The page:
1/ Joyful Process (Worrell,Clinton) 4.22 2/ If You Got Funk, You've Got Style (Worrell,Clinton,Collins) 3.40 3/ GrooveAllegiance (Worrell,Clinton,Morrison) 4.13 4/ Sir Nose D'void of Funk (Worrell,Clinton,Collins) 3.52 5/ Wake Up (Worrell,Clinton,Jackson) 4.30 6/ You Hit the Nail On the Head (Worrell,Clinton,Haskins) 6.15 7/ Adolescent Funk (Worrell,Clinton,Hampton) 5.27 8/ Flashlight (Worrell,Clinton,Collins) 2.45 9/ Aquaboogie (Worrell,Clinton,Collins) 3.58 10/ Balance (Worrell,Clinton) 4.33 11/ The Moment (Worrell,McKenzie) 4.01 Recorded at Orange Music Sound, West Orange, New Jersey Engineer: James Dellatacoma Produced by Bernie Worrell and Bill LaswellBernie Worrell: Moog MiniMoog Model D Synthesizer, Hohner D6 clavinet, Hammond B-3 organ, Kawai PH-50 synthesizer, Hohner melodica, piano; Donald Sturge Anthony McKenzie II: drums.
2016 - Purple Woo Productions (USA), ???? (vinyl) 2016 - Purple Woo Productions (USA), ???? (CD)Note: Bill Laswell does not play on this album.
After leaving P-funk, Bernie has continued to work as a sideman with artists like Bill Laswell, Buckethead, various Talking Heads, Govt Mule, Les Claypool and others in the jam band scene. Worrell occasionally records as a leader, but he still does not grab a lot of attention, maybe its because his albums as a leader are not as strong as his contributions as a sideman. His latest release, “Retrospectives”, may be a good example of this. The premise behind “Retrospectives” sounds very promising at first, basically this is an album on which Bernie re-visits some of his favorite P-funk tracks and records instrumental versions of those tracks. To any long time Worrell and P-funk fan this is an exciting idea, but unfortunately the album does not come through as strongly as you wish it could. Some tracks are okay, but others are fairly lackluster.
Probably the biggest problem with this album is that it sounds like Worrell covered everything by himself. The drum tracks are not strong, nor is the production. An over reliance on ‘silly’ synthesizer sounds from the exotica era also becomes tedious and overbearing after a while. Many of these songs could use a little breathing room from all the persistent synthesizers. Overall this album sounds like a fun hobby home project, not the keyboard powerhouse it could have been. Possibly Worrell could get a good producer like Bill Laswell involved, and a real drummer, and these tracks could get a better life.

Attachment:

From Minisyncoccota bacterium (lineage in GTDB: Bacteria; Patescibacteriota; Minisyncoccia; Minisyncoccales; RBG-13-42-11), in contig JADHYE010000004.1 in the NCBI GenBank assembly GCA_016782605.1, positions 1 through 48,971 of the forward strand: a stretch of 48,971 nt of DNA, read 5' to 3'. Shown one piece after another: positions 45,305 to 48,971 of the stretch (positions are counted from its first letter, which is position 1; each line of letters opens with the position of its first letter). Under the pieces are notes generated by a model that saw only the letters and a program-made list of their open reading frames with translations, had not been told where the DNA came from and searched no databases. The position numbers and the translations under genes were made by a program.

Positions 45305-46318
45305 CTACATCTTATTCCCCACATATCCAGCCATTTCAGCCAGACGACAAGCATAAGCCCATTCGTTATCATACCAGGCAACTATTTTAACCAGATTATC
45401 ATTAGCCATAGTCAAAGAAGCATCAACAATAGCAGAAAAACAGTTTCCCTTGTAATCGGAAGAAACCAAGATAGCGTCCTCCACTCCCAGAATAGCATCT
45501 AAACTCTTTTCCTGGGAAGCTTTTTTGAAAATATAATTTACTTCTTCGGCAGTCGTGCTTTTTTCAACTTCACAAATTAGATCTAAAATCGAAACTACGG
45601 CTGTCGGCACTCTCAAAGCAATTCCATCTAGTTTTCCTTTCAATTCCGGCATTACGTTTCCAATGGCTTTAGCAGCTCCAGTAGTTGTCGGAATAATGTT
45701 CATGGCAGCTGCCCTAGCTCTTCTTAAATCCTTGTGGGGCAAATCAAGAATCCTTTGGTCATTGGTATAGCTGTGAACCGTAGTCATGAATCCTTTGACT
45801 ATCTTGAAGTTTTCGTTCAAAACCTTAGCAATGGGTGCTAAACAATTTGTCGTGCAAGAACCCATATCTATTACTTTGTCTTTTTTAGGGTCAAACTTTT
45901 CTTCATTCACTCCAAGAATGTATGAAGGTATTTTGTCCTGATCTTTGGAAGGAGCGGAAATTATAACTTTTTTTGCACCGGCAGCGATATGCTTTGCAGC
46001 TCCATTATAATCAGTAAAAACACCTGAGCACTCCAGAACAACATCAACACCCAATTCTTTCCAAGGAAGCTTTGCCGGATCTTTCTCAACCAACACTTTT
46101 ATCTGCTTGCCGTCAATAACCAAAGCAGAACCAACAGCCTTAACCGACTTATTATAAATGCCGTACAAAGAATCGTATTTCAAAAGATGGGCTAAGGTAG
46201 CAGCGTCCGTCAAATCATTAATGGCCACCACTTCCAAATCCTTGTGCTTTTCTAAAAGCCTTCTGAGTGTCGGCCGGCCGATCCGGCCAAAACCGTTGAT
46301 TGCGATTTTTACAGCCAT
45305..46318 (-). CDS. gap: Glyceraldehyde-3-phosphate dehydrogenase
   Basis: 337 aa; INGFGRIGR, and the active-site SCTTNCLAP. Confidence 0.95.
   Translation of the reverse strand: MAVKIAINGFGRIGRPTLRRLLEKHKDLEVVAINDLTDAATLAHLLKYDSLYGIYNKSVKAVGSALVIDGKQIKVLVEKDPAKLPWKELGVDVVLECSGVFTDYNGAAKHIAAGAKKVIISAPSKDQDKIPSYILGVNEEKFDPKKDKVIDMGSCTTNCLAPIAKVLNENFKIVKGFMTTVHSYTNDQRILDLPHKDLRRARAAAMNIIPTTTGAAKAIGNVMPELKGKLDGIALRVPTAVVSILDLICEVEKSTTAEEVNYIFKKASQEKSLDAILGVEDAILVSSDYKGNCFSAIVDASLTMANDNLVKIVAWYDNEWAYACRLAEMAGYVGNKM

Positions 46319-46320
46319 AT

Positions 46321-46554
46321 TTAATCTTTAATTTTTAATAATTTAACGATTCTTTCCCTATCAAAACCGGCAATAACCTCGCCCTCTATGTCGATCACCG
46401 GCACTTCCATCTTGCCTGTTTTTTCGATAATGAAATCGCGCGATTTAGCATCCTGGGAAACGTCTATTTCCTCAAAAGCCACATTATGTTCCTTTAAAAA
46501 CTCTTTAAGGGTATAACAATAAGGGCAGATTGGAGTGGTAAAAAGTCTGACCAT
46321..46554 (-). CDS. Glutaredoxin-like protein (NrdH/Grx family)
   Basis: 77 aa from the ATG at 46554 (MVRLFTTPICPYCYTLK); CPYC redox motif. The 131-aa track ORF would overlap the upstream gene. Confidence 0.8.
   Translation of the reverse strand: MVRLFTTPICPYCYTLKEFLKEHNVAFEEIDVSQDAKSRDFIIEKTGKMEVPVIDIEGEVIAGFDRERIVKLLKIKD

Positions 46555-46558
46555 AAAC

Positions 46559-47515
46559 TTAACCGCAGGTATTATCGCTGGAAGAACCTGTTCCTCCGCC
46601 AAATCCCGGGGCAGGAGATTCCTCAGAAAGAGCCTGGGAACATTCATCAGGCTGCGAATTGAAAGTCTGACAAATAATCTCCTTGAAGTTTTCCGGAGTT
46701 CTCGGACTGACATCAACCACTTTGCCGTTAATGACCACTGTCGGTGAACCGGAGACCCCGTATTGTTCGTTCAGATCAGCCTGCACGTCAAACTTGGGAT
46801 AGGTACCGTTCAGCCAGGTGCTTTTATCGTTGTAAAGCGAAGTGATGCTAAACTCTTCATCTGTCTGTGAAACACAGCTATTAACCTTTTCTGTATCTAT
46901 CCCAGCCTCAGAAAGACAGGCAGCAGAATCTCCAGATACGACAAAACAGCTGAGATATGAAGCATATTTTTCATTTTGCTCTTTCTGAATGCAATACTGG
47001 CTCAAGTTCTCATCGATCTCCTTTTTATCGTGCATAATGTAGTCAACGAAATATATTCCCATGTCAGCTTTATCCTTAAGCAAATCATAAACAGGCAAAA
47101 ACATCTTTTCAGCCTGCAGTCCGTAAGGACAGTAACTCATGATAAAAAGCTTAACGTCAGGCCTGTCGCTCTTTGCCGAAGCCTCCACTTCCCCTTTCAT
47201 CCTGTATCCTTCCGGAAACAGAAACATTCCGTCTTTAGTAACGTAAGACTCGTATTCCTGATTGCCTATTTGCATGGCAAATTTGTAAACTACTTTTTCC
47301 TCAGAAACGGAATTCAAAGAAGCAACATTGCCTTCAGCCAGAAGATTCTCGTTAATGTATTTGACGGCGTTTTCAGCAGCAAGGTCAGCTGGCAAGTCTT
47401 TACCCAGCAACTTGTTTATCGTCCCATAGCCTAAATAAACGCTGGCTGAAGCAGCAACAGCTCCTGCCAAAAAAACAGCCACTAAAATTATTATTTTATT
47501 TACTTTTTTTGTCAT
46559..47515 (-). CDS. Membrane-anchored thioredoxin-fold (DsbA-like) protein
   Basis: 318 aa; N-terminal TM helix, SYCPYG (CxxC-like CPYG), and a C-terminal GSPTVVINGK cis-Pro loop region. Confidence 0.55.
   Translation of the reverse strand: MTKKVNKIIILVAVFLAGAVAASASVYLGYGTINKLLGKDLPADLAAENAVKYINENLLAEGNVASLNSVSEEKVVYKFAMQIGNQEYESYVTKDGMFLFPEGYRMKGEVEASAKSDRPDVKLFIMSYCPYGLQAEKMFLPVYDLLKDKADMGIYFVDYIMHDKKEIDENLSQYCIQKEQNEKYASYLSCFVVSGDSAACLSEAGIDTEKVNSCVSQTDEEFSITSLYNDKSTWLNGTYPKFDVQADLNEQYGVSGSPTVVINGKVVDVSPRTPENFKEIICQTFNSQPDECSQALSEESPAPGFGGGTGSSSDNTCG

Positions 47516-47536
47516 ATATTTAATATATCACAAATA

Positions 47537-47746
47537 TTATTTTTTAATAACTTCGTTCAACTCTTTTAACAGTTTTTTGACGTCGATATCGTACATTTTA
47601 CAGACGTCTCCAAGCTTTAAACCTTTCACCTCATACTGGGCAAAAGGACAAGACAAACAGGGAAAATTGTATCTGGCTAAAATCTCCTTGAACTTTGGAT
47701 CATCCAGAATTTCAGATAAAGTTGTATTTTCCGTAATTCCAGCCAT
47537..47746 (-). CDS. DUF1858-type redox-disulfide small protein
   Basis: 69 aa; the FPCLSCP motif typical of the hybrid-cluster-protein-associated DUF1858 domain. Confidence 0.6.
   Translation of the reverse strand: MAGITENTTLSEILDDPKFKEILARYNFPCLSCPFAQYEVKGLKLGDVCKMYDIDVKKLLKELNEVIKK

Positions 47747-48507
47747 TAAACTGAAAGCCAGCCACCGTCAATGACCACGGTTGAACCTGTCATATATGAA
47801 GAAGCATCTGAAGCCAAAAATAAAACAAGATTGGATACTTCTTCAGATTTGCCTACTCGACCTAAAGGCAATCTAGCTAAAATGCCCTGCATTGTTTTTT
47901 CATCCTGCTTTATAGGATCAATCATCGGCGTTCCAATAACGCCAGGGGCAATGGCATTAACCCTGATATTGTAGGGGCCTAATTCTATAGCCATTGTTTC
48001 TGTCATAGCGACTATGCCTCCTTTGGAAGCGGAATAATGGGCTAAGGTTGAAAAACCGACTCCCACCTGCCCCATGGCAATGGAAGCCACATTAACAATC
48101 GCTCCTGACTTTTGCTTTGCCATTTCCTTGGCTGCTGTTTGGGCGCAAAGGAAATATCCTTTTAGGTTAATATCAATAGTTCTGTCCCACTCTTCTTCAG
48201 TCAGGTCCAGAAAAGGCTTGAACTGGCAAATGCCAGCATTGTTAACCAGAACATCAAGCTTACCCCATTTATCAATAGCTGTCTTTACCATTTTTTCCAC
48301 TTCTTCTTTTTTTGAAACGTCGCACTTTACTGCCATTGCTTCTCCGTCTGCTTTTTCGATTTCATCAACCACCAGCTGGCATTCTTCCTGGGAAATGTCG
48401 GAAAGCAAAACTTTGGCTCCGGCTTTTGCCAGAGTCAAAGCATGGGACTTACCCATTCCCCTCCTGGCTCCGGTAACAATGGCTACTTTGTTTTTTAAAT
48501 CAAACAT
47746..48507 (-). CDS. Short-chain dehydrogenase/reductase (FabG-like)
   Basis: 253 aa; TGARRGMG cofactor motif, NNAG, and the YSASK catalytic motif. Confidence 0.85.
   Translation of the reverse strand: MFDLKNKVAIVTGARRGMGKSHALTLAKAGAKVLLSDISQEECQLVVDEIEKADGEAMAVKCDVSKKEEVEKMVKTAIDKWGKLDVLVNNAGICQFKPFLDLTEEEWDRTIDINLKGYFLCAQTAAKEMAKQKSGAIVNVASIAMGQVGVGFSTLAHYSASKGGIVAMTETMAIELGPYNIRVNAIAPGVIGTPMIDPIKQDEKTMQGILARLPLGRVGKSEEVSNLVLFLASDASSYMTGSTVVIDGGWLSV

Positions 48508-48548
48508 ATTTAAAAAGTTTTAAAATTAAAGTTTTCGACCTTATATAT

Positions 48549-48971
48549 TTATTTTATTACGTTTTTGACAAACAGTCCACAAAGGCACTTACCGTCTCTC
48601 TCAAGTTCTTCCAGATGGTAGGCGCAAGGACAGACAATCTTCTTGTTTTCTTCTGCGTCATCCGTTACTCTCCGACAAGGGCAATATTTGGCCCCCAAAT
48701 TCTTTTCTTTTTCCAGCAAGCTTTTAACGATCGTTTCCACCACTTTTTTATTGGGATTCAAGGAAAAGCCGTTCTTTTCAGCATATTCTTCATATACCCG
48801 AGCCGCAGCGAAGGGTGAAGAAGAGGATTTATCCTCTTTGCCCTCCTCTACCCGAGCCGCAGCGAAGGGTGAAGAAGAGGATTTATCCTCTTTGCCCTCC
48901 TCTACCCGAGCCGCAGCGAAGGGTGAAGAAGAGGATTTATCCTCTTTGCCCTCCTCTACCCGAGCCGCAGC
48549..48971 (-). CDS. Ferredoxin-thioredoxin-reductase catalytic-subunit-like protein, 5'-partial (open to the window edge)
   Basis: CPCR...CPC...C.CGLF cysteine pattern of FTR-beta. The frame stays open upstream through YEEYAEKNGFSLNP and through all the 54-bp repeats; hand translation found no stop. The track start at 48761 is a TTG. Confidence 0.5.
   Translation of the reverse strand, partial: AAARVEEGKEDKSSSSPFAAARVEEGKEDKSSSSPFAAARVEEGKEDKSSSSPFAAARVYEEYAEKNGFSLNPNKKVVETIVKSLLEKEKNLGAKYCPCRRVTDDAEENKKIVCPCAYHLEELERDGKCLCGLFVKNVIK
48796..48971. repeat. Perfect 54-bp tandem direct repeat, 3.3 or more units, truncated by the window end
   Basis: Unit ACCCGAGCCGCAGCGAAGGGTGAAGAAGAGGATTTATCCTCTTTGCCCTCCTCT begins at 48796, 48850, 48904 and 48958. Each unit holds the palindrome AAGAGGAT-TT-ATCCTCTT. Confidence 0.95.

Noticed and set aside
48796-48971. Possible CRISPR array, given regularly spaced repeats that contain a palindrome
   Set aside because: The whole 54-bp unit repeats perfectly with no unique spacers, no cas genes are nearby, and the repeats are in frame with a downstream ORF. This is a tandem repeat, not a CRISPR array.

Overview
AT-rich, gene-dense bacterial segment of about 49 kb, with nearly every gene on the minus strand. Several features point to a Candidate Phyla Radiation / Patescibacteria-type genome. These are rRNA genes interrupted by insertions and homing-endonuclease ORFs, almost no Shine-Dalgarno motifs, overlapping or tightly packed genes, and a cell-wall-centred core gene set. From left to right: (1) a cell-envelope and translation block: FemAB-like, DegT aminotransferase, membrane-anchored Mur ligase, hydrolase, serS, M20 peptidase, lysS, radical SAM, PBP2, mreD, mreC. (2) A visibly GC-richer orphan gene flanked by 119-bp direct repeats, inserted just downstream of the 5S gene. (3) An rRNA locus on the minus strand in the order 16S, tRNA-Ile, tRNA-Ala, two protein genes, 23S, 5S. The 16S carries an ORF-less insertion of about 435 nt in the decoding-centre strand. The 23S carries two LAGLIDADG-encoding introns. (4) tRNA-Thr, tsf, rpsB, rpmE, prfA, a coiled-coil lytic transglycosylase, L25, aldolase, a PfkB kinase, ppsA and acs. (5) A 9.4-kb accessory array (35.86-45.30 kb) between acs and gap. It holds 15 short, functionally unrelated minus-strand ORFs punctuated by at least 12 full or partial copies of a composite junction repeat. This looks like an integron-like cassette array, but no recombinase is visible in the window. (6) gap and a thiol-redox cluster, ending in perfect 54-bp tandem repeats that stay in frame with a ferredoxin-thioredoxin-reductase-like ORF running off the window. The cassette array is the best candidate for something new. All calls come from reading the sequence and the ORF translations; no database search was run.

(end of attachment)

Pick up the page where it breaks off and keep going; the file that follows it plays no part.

Despite the problems, there are some good tracks on here, “You Hit the Nail on the Head” is played reggae style with a melodica lead, and perennial favorite, “Flashlight”, is cloaked in string synth arrangements that Beethoven would be proud of. Possibly the two strongest tracks come at the end with “Balance” featuring a stronger drum sound and less synth clutter and “The Moment”, a punchy Prince style synth-rocker with the best production on the whole album. There are enough good moments on “Retrospectives” to make it worthwhile to Bernie Worrell fans, but you have to wonder what this would have sounded like if more time had been taken.
js (courtesy of the Jazz Music Archives website)
Keyboardist Bernie Worrell passed away on June 24, and his final album, Retrospectives, is a reminder of the legendary musician’s claim to fame as an ever-fresh and funky player. As keyboardist for groups like Parliament-Funkadelic, Bootsy Collins’s Rubber Band, Talking Heads and the countless other projects that Worrell has participated in over the course of his storied career, he developed a unique and ever-innovative style of playing and composing. In addition to acoustic pianos, Hammond B3s, Clavichords, MOOGs and Melodicas, Worrell is reported to have been the second musician to acquire an RMI (Stevie Wonder being the first to get the Rocky Mountain Instruments Electric Piano). It is doubtless true, however, that his alternatingly spacey and funky sounds set the tone for keyboardists who would employ these instruments from the 1970s through the present.
On Retrospectives, Worrell uses a variety of keyboard instruments to create rich musical tapestries—the record features only Worrell and two drummers, Donald Sturge and Anthony McKenzie II, but Worrell’s multitracked use of his veritable arsenal of keys lends the record a feel that is nearly orchestral at times. Even at his advanced age, Worrell’s playing was still sharp when recording these tracks—his funky Clavinet rhythms interweave with melodic synthesizers and richly textured organ sounds on “Joyful Process” (even quoting “Jesus Loves Me” on the tune’s introduction). Ever true to form, Worrell takes listeners “out there” on Retrospectives, too, bringing in the signature phased-out synth lines that were a trademark of his work in P-Funk’s catalog, taking it far out over steady piano-based grooves. Most of the record continues in this fashion, an ever-evolving collection of musical textures, grooves, and melodies. This is music to be slowly and gradually absorbed, preferably through a pair of high-quality headphones—my tinnitus acted up a bit on a few songs simply due to the incredible pitch range that Worrell employed on several tracks. This record makes it clear that Worrell didn’t lose his ability to be sonically and musically challenging with age.
While we may have lost a legend this month, Worrell’s musical legacy, as reflected on Retrospectives, is a rich and diverse one. This album is a wonderful way to cap off a truly remarkable career.
Matthew Alley (courtesy of the Black Grooves website)